#ad #sponsored #gifted #affiliate #unboxing… Yes, these hashtags mean that your post is sponsored. By the end of this post you will have an understanding of how each of these hashtags indicate a sponsored post and what the hashtags really mean.
Reminder: What constitutes a Sponsored Post?
First, a little reminder on what constitutes a sponsored post. A sponsored post is when you receive something of value and then you post about it. It doesn’t have to be money! It can be a gift, it can be free goods. If you receive something of value and post about it to your following, it’s probably worth disclosing that there’s more than just a “I love this product” relationship.
Let’s talk about hashtags.
This one’s pretty straightforward, just like #sponsored or #partner, although #partner, I would argue, is a little bit more vague and you probably need more than just #partner. But, using #ad or #sponsored shows that your post is an advertisement. Remember though, that the FTC has said that using #ad along with a bunch of other hashtags might not be enough to show that it’s a sponsored post. Specifically, the FTC said this:
If #ad is mixed in with links, handles, or other hashtags, readers may naturally just skip over all that clutter… with multiple links and hashtags, #Ad may go unnoticed. Best to make it visible in the beginning whenever possible.https://www.ftc.gov/tips-advice/business-center/guidance/ftcs-endorsement-guides-what-people-are-asking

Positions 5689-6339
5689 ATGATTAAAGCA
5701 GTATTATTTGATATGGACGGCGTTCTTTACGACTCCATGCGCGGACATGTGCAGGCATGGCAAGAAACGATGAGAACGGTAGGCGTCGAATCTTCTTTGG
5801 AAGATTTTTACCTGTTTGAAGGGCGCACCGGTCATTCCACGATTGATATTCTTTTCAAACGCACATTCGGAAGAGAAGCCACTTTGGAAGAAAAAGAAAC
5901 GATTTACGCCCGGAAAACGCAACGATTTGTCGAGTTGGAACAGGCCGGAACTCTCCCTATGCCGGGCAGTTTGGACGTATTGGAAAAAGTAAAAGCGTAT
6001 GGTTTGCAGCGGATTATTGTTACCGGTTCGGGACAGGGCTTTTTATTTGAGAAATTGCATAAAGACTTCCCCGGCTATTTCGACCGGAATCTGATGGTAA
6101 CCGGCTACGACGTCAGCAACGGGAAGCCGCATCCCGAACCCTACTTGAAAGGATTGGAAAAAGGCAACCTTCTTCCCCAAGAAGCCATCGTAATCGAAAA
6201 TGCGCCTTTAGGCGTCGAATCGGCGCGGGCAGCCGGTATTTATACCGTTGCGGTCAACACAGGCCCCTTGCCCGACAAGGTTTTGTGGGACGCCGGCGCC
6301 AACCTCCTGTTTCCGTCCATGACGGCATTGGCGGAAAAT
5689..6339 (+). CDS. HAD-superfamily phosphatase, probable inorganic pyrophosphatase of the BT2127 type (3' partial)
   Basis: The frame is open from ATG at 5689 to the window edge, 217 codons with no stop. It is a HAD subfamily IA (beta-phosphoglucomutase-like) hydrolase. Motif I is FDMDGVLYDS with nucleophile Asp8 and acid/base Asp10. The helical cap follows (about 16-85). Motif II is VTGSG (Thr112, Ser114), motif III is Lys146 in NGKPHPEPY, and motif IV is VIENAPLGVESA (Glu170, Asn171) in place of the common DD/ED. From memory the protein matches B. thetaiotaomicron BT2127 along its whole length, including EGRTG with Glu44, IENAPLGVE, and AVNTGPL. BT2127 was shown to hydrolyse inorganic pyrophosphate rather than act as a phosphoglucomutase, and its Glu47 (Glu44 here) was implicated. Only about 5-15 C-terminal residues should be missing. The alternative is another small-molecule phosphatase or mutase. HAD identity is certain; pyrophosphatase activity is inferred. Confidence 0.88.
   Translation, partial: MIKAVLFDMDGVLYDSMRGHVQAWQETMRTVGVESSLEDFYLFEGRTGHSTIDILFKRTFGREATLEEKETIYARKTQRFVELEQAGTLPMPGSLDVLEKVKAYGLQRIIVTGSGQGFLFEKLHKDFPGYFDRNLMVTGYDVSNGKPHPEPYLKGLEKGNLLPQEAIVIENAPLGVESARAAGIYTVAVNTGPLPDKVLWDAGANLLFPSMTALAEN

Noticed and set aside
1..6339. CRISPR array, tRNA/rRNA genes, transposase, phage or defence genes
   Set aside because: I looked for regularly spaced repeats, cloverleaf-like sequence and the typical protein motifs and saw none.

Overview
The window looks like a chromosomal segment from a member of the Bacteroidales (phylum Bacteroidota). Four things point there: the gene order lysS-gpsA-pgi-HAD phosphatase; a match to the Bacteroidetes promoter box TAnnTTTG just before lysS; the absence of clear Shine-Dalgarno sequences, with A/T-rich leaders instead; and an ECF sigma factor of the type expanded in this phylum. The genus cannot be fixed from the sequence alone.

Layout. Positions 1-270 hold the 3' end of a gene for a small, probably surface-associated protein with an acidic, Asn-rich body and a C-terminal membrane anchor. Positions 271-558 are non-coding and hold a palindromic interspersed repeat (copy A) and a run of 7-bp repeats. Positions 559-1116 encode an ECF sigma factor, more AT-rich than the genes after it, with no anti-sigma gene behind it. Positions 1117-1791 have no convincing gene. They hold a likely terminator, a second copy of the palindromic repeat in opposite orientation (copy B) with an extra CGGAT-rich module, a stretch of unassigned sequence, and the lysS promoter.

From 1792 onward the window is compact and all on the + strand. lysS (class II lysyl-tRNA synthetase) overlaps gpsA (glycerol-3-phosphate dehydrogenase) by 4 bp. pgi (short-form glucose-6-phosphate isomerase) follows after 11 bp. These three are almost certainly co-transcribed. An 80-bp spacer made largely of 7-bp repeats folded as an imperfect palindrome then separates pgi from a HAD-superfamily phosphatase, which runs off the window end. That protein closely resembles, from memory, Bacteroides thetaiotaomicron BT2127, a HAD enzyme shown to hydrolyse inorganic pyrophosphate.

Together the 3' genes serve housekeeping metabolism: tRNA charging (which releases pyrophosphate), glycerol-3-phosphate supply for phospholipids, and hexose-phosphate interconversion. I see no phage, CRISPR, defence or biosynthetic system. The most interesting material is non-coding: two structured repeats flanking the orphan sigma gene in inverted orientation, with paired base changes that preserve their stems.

In other words, you could still use #ad and be in hot water if it’s not conspicuous. Think: conspicuous, easy to spot, not vague.
If a brand gifts you with something, you didn’t have to pay for it, and you post about it to your following, that is a sponsored post worth disclosing the relationship. You received something of value. You’re posting about it. The FTC said this during a live Q&A when they first came out speaking about influencers and disclosing sponsored posts.
The question was:
If an influencer is gifted tickets to an event, can they post personal point of view content without [sponsorship] message, or is disclosure required?
The FTC said:
If the point of view relates to the brand/sponsor: DISCLOSE. (If event posts aren’t related to the gifting brand, no disclosure necessary.)
To me, that says even if you’re sharing your own experience with this gifted product, you need to disclose that there was some kind of gift made and that you’ve received this benefit for free. Just like the event, if your point of view relates to the brand/sponsor, then it’s worth making that disclosure to keep the FTC away.
This is a fun but kind of ambiguous hashtag. Just like #gifted, you never know when you see a #unboxing whether the poster has been paid to do this, did she receive this stuff for free, is this part of a campaign… Sometimes it’s not clear. Is it a product from a brand you’re working with? Is it something that you’ve been gifted? #Unboxing all by itself does not reveal that there’s some kind of ad or sponsorship relationship at play. In order to keep the FTC happy, and to be clear and conspicuous, you might think about using #ad and/or #sponsored along with the unboxing.
#Affiliate, like #ad, is pretty self-explanatory, so long as it’s, again, not used in a sea of a million hashtags. If you’re an affiliate for a company, you should disclose that, and use #affiliate when talking about that company or that product or service. Remember, it should be used in a conspicuous way, either in the blog post or social media post, overlaid on image-only platforms like Snapchat, and also in video captions.
So I hope this gives you a better understanding of those sponsored hashtags in their different forms, and some things to remember when using them.